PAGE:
I’ve been working hard to develop my small business this year. First, I took an amazing 12-week women’s entrepreneurship course. Then I did the basics I’d never taken care of before: registered my business with the city, got an EIN, set up business bank accounts. Now I’m in the process of seeking funding. Unfortunately, I’m hitting a wall. It seems that I need to have money in order to get money. However, I’m not going to give up. Here’s what I plan to do next.
Personal vs. Business Credit as a Sole Properietor
I established my business as a sole proprietor. Since it’s a newly-registered business, I haven’t developed business credit yet. However, my personal credit comes into play. That’s both a positive and negative thing. On one hand, my credit score is good. On the other hand, I owe a lot of personal debt. This has been the biggest barrier to obtaining new business loans. Creditors don’t want to lend any more money to me because I already owe a lot.
Therefore, step one towards getting a business loan is to pay off my personal loans. I’m working hard to eradicate this debt. That said, it’s tough to make money when I can’t afford to do the things I need to do in order to grow my business. For example, I need to hire someone for a book project. That will bring in income and let me pay down debt. But I don’t have the money up front to pay them. That’s precisely why I need a business loan! So, this is a slow process.
Find The Right Places To Apply For Loans
One of the things I’ve learned through my entrepreneurship class is that you need to look for the right lenders. Specifically, I need to find lenders who want to work with pre-start-up and start-up businesses. If you go with a traditional lender, they consider the amount of time that you’ve been in business. As a new business, this counts against you. However, if you look for organizations that specifically want to work with people who are just starting out, then you’ll have better luck. There are fewer of these resources, but it’s about finding the right fit, not finding the most companies to work with. Therefore, I’m researching this area of small business.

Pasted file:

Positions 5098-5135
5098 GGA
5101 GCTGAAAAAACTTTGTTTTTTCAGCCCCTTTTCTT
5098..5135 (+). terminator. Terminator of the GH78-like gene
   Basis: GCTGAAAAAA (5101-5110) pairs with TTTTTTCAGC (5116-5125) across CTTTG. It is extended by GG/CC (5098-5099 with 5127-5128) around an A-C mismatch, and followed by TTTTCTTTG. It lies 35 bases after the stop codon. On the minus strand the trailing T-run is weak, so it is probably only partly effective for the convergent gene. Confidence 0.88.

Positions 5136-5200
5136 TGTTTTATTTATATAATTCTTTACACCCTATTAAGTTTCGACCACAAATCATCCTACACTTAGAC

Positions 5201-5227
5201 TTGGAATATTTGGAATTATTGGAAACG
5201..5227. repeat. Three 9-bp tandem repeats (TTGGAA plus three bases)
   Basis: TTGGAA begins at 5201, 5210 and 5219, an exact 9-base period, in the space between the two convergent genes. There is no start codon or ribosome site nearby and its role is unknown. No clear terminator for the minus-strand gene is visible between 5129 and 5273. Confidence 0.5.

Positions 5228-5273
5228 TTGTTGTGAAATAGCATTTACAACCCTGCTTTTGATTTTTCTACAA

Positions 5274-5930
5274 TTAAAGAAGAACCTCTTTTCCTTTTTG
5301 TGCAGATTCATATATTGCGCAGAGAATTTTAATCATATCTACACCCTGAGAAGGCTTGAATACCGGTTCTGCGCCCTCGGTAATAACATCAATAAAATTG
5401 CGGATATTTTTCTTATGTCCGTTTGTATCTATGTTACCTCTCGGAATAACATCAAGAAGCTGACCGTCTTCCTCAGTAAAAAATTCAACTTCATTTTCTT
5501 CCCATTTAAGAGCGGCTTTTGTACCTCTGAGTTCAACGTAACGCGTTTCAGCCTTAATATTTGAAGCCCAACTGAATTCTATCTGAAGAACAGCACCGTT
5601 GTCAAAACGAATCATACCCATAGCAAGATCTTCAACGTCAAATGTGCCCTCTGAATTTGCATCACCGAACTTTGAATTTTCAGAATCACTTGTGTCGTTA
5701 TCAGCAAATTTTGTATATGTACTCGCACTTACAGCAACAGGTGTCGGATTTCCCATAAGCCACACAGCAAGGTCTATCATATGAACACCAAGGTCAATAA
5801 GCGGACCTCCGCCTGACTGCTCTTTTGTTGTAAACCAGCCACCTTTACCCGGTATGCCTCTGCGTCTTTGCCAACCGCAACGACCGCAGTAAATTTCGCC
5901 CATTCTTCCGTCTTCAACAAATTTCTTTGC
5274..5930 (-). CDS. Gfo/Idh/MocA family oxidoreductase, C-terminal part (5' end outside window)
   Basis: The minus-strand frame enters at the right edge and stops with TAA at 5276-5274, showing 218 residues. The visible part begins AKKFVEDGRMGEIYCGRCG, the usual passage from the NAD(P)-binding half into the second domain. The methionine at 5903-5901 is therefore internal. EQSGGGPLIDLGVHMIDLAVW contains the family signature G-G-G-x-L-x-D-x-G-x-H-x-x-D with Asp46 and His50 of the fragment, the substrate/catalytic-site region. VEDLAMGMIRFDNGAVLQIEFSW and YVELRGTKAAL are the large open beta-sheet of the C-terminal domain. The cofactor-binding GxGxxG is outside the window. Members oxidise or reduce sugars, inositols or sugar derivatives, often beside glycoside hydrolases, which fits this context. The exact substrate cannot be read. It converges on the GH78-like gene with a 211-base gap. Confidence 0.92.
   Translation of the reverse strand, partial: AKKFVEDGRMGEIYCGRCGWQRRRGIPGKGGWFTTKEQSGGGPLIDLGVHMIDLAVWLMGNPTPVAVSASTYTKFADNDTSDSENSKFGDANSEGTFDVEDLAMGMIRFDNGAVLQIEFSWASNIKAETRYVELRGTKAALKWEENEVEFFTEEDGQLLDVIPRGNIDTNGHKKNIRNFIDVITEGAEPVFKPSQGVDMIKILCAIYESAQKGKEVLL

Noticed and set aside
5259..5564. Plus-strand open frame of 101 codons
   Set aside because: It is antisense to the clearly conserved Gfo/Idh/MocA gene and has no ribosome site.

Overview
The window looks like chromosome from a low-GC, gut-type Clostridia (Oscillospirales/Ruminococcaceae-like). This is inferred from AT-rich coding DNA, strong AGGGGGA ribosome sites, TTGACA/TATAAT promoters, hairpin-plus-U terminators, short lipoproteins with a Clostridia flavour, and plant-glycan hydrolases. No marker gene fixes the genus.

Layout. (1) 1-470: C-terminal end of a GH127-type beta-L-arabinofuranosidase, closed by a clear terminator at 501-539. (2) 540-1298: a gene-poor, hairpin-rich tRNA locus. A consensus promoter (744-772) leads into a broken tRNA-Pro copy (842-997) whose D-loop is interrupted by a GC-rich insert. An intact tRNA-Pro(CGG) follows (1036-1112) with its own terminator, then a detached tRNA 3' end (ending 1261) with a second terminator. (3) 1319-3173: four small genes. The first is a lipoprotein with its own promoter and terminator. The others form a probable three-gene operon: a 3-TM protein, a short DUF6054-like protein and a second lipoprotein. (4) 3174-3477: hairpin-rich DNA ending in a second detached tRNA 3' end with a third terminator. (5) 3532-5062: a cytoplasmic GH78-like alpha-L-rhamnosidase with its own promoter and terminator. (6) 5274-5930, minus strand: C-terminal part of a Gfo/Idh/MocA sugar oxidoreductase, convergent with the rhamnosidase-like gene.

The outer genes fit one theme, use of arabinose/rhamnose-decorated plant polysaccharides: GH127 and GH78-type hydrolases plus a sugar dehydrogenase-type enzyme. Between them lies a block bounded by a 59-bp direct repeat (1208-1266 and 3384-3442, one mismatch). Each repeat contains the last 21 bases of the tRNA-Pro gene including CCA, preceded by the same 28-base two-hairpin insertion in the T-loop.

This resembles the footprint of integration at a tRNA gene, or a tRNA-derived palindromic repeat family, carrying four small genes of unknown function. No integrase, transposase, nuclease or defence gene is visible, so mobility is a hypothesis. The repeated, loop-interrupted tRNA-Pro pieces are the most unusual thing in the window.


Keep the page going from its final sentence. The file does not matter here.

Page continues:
Work Towards Grants, Not Loans
There are plenty of grants out there for women-owned small businesses. They might not be easy to obtain, but they’re out there. It’s a matter of researching to find the right ones then applying with all of the proper materials. I’m still learning a lot about how to do this. However, it seems like the best way to get the needed business funds when I don’t already have my own money to support loan repayments.
Whether Or Not To Crowdsource Funding
In this past I’ve used various crowdfunding tools to raise capital for my projects. I’ve experienced both pros and cons with this. It can be a great opportunity. However, it’s not an easy approach. At this time, I don’t think I have a clear enough proposal to feel comfortable crowdsourcing funding for my business. However, once I’m in the stage of developing a very specific product that offers tangible rewards to people, then I might reconsider this. The exception is that I do have a Patroon-Only blog for people who want to learn more about my research and support my work with monthly microdonations.
What are your tips for finding funding for a new small business? What are your biggest questions?
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Kathryn Vercillo is a professional writer who loves to live a balanced life. She appreciates a good work-life balance. She enjoys balance in her relationships and has worked hard to learn how to balance her finances to allow for a balanced life overall. Although she’s only blonde some of the time, she’s always striving for total balance. She’s excited to share what she’s learned with you and to discover more together along the way. Learn more about her at www.kathrynvercillo.com.